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Economic growth in Mozambique should benefit the social development of the population and not just an elite, argues Paul Collier , professor at the University of Oxford .
Paul Collier, Centre for African Studies University of British expert believes that transparency is needed in the management of natural resources that the country has in abundance, so that development is more equitable and sustainable. The academic Interviewed on the sidelines of a conference in Lisbon on Monday (31.03) on economic and financial development in Africa, gave his advices to the southern african country.
What is your opinion on the use of proceeds for the development of Angola and Mozambique?
Paul Collier (PC) : It is my understanding that there are elites with a lot of power. This power leads to having access to large amounts of money. This money is not being used for the benefit of the entire population. Is primarily to benefit the elites. Mozambique is not to build an inclusive process. The aim should be not only the elections to get votes. The key is to not only win the elections. You also need a mechanism to check and Monitoring of how power is used.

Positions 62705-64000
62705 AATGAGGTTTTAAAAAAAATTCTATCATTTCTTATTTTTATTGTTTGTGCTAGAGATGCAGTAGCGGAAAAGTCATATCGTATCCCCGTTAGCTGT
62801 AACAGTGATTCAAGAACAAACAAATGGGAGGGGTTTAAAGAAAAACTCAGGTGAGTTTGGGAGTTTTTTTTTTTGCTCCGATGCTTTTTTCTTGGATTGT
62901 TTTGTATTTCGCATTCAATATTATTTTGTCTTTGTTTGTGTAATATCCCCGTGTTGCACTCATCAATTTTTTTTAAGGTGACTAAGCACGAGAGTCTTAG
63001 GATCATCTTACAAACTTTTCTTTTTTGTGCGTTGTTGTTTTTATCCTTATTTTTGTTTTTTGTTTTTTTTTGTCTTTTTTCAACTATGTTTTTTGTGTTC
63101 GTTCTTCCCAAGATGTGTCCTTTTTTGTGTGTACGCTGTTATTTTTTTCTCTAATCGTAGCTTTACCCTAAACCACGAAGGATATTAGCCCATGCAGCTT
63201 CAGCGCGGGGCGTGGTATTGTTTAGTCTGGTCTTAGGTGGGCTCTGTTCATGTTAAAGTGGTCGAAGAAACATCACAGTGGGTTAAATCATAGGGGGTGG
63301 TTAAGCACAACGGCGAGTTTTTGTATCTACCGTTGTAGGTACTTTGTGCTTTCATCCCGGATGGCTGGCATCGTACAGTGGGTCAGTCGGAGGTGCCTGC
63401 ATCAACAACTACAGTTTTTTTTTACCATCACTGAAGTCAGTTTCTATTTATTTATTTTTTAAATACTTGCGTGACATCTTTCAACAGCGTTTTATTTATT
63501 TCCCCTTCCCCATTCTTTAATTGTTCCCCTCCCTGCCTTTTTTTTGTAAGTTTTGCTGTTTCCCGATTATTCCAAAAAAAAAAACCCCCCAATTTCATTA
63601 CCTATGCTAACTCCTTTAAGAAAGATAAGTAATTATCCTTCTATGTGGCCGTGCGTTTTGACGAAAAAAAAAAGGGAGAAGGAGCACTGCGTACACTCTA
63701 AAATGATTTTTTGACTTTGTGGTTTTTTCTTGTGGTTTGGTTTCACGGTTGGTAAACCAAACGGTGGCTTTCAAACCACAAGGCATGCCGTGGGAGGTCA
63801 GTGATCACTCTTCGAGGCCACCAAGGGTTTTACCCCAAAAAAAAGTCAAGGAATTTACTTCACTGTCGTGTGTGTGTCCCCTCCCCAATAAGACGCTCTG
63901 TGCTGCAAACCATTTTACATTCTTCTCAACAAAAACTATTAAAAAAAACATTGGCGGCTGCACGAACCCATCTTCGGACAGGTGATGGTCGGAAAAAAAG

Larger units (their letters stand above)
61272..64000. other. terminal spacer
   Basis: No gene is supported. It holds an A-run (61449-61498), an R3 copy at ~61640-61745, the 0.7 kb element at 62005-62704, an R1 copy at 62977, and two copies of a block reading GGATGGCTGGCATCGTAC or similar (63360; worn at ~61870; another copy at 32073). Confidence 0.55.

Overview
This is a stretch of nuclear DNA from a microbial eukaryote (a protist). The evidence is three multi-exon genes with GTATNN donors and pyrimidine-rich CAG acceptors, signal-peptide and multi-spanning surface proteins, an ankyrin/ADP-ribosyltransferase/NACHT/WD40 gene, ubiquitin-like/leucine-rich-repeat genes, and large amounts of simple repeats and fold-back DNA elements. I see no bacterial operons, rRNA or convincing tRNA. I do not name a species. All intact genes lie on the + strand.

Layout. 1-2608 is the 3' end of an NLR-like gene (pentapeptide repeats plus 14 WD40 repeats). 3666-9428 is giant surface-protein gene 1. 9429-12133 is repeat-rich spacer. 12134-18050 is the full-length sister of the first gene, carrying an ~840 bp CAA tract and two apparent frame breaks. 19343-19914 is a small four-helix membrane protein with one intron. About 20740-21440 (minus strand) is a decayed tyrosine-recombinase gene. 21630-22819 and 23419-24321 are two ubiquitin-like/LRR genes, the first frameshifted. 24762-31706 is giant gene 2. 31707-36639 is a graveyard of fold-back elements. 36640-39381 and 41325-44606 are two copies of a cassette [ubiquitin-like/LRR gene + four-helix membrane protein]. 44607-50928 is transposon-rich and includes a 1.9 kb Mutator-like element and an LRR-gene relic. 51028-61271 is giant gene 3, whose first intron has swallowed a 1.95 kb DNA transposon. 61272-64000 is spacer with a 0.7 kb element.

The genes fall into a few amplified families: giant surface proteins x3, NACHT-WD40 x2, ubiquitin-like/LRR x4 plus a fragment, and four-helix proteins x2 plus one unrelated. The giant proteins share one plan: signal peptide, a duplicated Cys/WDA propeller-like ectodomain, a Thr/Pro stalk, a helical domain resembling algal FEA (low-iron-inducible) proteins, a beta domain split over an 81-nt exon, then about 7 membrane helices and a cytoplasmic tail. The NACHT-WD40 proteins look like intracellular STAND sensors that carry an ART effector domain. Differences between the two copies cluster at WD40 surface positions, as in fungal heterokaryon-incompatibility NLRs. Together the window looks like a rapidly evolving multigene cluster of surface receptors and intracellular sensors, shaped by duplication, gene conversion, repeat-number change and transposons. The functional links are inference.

Do you recognize that it is necessary to implement answers to real economic and social inclusion?
PC : Yes, not only is social inclusion to cover more people . Also you need, step by step and make a political and economic integration of the entire country. The focus should not be facing the elites as happens at the moment. It should use such control mechanisms. The power of these elites, the political ruling class, to use public money needs to be radically limited.
In your opinion, is Mozambique facing a major challenge to build a sustainable economy as a lever of development?
PC: The country needs infraestructures than ever. Mozambique has very valuable natural resources that could be able to finance this development. The challenge is to provide a link between the resources that exist under the ground (which will be explored in the next 20 years), and the construction of infrastructure that need to be made in the next 5 years. This connection must be transparent, because otherwise there will be a lot of corruption. This relationship must also be credible to external private funding go to these countries.”
What mechanisms, in his view, should be used to ensure transparency?
PC: The alternative is to create, as economists, a mechanism of commitment, ie, legal processes that give confidence to the private sector, which provides investment and return on capital, as with the private financial sector of countries say OECD (Organization for Economic Cooperation and Development). So we have a process with more transparency.
In this interview the British academic stresses that with transparency, good governance and the many resources and opportunities , Africa will grow significantly compared to the rest of the world economy, which, in many parts, faces the effects of the crisis. (Adopted from the Africa DW interview in Angola)